London is next stop for Kenya six-star show queen Cheptai
It resembled a scene torn up straight from the Team Kenya training camp in Kigari, Embu when the senior women 10km squad took to the Kololo Independence Grounds course in Kampala for the 42nd IAAF World Cross Country Championships in Uganda.
The race featured 102 starters and 96 finishers but it took only 2km for the six Kenyans to leave the rest of the world in their slipstream and by the time they were done motoring around the picturesque course, a first ever 1-6 result in the history of the competition was crowned.
“I thought I had prepared well and trained properly for the race but in the end, the Kenyans were in a class of their own,” Kenyan born American hope, Aliphine Chepkerer Tuliamuk who finished 15th (33:43) offered in glowing tribute to her former compatriots at the mixed zone.
As the Kenyan girls turned a world event into an internal competition for the medals, the crowd at Kololo looked on in pin drop silence, with Uganda President, General Yoweri Kaguta Museveni who was the chief guest tapping his hand on a side table next to his seat in acknowledgement.
“There is no need for us to make any noise because this race is all about the Kenyans,” a volunteer at the Kampala 2017 World Cross wistfully explained the hushed atmosphere that descended at the venue.
On the right side of the main stand majority of the sizeable travelling Kenyan supporters waved their flags with glee, finally finding their voice after seeing Jacob Kiplimo almost bring the structure down when he won the men Under 20 title for Uganda minutes before.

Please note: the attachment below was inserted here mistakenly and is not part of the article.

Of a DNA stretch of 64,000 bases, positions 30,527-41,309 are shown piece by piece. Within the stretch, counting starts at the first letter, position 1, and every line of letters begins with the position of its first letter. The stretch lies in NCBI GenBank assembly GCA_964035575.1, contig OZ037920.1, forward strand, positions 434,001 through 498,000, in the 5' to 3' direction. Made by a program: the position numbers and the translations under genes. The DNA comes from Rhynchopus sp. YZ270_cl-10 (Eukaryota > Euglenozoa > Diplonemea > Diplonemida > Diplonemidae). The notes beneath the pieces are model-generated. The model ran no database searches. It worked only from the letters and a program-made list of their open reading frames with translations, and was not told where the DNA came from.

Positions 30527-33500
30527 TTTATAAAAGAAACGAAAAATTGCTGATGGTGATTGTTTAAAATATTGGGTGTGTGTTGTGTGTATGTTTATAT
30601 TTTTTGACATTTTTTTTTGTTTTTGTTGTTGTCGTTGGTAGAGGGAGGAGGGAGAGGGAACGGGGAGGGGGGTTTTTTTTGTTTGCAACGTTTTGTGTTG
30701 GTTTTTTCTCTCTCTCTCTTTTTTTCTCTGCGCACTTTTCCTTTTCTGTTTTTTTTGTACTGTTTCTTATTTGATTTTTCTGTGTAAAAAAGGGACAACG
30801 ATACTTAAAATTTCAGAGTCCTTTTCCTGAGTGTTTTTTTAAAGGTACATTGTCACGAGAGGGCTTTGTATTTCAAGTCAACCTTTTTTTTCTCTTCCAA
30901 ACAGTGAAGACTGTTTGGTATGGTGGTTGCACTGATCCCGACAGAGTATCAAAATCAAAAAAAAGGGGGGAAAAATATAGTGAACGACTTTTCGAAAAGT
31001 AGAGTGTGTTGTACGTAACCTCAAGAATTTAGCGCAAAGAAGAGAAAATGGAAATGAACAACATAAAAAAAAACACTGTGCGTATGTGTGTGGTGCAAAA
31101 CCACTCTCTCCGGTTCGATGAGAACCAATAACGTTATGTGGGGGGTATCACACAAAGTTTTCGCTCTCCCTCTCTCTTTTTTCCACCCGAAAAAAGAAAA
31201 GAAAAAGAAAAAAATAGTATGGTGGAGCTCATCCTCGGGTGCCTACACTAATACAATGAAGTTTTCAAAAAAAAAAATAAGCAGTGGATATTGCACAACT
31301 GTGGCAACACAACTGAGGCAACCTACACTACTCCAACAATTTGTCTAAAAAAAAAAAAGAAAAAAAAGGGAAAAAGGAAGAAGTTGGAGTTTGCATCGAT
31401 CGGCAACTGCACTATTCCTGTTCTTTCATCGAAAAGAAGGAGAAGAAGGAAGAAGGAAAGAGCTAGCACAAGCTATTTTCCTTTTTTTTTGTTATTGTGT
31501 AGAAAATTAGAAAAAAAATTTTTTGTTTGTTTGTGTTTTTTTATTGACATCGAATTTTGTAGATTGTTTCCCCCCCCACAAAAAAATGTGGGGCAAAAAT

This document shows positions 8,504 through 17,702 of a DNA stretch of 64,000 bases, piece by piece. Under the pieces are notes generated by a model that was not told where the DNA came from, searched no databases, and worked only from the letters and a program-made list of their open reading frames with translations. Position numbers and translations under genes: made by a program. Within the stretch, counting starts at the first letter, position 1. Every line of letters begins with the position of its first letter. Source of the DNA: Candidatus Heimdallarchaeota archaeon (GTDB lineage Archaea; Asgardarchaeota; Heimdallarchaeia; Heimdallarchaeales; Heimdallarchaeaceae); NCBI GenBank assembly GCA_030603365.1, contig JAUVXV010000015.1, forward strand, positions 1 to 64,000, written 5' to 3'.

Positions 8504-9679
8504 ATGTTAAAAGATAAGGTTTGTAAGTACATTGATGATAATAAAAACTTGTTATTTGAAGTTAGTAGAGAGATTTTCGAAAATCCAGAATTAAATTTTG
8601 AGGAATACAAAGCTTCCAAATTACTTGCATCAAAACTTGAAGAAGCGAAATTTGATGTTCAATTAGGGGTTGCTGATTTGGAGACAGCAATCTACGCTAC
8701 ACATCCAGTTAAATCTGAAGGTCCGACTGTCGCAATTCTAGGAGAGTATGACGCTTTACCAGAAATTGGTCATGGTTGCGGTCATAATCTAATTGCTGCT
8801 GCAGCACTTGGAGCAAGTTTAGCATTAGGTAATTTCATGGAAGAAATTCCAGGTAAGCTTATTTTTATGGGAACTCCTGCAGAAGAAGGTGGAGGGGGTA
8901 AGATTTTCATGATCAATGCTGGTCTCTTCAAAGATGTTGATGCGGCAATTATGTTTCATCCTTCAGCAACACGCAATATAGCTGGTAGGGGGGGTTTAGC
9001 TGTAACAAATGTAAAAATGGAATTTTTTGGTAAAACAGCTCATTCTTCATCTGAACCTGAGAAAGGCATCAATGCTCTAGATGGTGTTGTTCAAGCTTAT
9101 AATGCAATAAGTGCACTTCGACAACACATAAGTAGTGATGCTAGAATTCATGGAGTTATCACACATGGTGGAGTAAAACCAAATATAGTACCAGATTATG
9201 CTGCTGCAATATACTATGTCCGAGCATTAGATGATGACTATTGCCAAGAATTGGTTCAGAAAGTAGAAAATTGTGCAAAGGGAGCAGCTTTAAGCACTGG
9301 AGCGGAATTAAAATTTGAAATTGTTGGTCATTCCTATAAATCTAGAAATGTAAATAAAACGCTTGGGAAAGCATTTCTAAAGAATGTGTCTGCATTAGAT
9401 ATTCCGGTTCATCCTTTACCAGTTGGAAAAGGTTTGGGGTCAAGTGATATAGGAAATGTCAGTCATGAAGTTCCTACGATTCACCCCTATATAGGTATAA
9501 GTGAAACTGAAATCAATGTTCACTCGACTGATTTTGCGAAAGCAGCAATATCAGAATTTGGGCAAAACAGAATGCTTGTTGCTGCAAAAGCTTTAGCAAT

IAAF President, Lord Sebastian Coe later described the jaw-dropping performance ‘breathtaking’ and he even gate crashed an interview Athletics Kenya boss Lt. Gen (Rtd) Jackson Tuwei was having with Citizen TV to offer his congratulations as the red, green and black revered runners once again topped the World Cross, bagging their 83rd overall title.
-Cheptai finds finish-
African 10000m champion, Alice Aprot Nawowuna towed the field through the splits, taking the runners through the first four laps in 5:58, 12:25, 18:53 and 25:27 at the bell but in the final decisive moments of the showdown, it was Irene Chebet Cheptai who found the legs with the Midas touch to seal the title in 31:57.
For her endeavour, Aprot who is a sister to the 2010 World Cross senior men winner, Joseph Ebuya added silver to the family’s collection in 32:01 as Lilian Kasait Rengeruk rounded the podium in 32:11.
Behind the individual medallists, steeplechase world champion, Hyvin Kiyeng (32:32) came fourth to complete the perfect 10 team score ahead of outgoing World Cross titleholder Agnes Tirop (32:32) and Olympic 1500m winner, Faith Chepng’etich (32:49) who rounded the unprecedented top six sweep for runners from the same nation at the World Cross.
“In fact, it was a Kenya 1-7,” assistant coach Francis Kamau remarked in a nod to seventh finisher, Bahraini Olympic 3000m steeplechase champion and record holder Ruth Jebet who declared for the Gulf State in 2013.